However, the good news is that based on the bankruptcy information you will learn as you go through our process, filing a Chapter 7 bankruptcy case stops wage garnishments. You will learn about bankruptcy information related to the automatic stay that prevents creditors from pursuing debt collections after you file a bankruptcy petition.

How Long Does It Take to Finish a Chapter 7 Case?

Most Chapter 7 cases are completed within four to six months, according to bankruptcy information from the courts. When you file your bankruptcy forms, the court schedules a hearing. The First Meeting of Creditors is usually the only hearing a Chapter 7 debtor attends.

This hearing is conducted by the Chapter 7 trustee assigned to your case. The bankruptcy information you receive from the court will direct you when and where the hearing will take place. In most cases, creditors do not appear at this hearing.

The trustee asks questions about your bankruptcy filing, including your income, expenses, and debts. The bankruptcy information the trustee is referring to is the information you included in your bankruptcy forms.

Most Chapter 7 hearings take between five to ten minutes to complete. Once the hearing is complete, most debtors do not need to do anything other than finish their second bankruptcy course and wait for their bankruptcy discharge.

Bankruptcy Information About Required Bankruptcy Courses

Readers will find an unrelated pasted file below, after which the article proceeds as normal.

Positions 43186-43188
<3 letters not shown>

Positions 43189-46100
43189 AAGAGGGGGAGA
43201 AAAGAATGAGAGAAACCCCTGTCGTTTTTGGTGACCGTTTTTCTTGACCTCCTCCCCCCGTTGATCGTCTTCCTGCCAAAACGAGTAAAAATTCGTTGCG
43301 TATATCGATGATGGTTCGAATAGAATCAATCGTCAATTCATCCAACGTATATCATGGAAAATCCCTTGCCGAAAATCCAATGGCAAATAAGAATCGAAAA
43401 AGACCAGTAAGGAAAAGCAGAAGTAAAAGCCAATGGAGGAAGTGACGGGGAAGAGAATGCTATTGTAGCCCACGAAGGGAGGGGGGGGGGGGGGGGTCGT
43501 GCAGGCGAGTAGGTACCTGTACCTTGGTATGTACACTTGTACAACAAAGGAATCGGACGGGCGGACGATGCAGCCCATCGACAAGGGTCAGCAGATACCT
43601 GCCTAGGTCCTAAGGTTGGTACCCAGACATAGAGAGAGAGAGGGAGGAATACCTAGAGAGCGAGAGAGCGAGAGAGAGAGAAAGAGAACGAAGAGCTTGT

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Before you file your bankruptcy case, you must complete the first bankruptcy course. The Credit Counseling Course is offered online for a minimal fee. The Credit Counseling Course provides bankruptcy information that can be helpful when completing your bankruptcy forms. Some debtors may qualify to waive this fee based on their income level.

If you do not complete the pre-bankruptcy course and file a certificate of completion with your bankruptcy petition, the court may dismiss your bankruptcy case.

In addition to the pre-bankruptcy course, you must also complete a second bankruptcy course to receive your bankruptcy discharge. The second course is the Debtor Education Course. The Debtor Education Course provides information on how to create budgets, save money, and manage debt.

Our bankruptcy information includes instructions for completing each of these courses. It is very important that you complete the second bankruptcy course. If you do not file a certificate of completion before the deadline provided in the bankruptcy information from the court, you will not receive a bankruptcy discharge.

What is a Bankruptcy Discharge?

A bankruptcy discharge is the ultimate goal of filing for Chapter 7 bankruptcy relief. Your bankruptcy discharge eliminates your legal liability for repaying a debt. Therefore, when you receive your bankruptcy discharge, creditors whose debts have been discharged cannot try to collect those debts from you. Those debts are gone forever.